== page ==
Scotland set to vote against Brexit bill

Scotland set to vote against Brexit bill

Scotland set to vote against Brexit bill

The vote is not legally binding but could spark a constitutional crisis within the United Kingdom if prime minister Theresa May forces post-Brexit power-sharing plans on Scotland.

MSPs voted against the legislation by 93 votes to 30, with the Scottish Nationalists backed by Liberal Democrats and Labour, while the Conservatives supported the Bill.

At issue is a bitter dispute between Westminster and Holyrood over powers now held by Brussels, which the SNP wants devolved after Brexit.

"I think it is right that we go ahead with measures that not only respect devolution but also ensure the integrity of our common market".

The prime minister now has to decide whether to press ahead despite the vote or make renewed efforts for some kind of compromise.

Sturgeon said that when there was clarity on the shape of the Brexit deal between the United Kingdom and the European Union then she would be ready to give more details about Scotland's attitude towards a new independence vote.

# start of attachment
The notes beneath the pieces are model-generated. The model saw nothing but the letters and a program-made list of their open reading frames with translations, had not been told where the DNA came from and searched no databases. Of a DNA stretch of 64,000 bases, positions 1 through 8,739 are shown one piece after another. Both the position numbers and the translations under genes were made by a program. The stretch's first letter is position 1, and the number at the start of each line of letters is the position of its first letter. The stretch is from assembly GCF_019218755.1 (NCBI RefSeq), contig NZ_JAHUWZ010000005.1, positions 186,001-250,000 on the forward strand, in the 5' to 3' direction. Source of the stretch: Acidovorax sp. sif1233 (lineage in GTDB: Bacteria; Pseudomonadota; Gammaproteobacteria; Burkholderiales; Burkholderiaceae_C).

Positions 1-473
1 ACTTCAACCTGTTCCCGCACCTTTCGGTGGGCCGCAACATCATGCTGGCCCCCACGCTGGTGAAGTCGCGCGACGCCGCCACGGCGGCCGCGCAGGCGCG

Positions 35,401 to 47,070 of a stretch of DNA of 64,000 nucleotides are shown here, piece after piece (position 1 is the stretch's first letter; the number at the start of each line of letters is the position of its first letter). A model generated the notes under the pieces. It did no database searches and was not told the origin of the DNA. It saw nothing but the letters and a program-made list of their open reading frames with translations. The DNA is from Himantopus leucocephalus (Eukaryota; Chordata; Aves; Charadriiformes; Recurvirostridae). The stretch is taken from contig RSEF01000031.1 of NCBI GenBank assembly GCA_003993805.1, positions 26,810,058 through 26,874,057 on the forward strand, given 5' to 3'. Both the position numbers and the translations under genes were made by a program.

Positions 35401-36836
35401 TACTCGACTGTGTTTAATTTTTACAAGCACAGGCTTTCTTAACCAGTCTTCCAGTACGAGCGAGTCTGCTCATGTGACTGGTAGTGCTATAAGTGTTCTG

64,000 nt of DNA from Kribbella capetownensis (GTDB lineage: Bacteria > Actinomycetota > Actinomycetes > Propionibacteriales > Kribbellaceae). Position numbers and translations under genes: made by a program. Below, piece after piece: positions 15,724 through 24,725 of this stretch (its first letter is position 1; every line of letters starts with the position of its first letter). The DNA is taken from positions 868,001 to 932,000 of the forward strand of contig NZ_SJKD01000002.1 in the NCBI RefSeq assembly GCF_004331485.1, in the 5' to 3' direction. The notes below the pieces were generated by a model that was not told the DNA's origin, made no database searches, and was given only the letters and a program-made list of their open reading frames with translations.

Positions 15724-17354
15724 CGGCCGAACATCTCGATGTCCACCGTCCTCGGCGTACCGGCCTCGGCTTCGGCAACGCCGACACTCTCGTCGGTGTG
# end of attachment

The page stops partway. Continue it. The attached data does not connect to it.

Because of a general inertia among Scots over the issue, Nicola McEwen, politics professor at the Centre on Constitutional Change at Edinburgh University, suggested that the Scottish government should instead play the long game.

He said the plan, which could see some powers kept by the Westminster Parliament for up to seven years, "rides roughshod over devolution".

The United Kingdom's European Union withdrawal bill is being now debated in the country's parliament and is due for the final vote in the House of Commons in the coming weeks.

It will be the first time since Holyrood was created.

Overruling Holyrood, the Scottish Parliament, would be politically sensitive - particularly over such a historic move as Brexit - and would set a precedent in a constitutional setup that's only 20 years old.

Lidington has said he is "open to suggestions that would improve the Bill" but has repeatedly refused to amend the legislation.

Scottish Labour leader Richard Leonard has been calling for cross party talks to resolve the dispute.

He will call on him come to Scotland and hear "hear the concerns of all parties and to discuss with the Scottish Government and the UK Government any new ideas from any of the parties".

Sturgeon has rejected claims by May's Scottish Conservative allies that she is trying to "weaponise Brexit" to further her aim of Scottish independence.

Nicola Sturgeon's government in Edinburgh insists that Holyrood must explicity agree to any changes before they can take effect.

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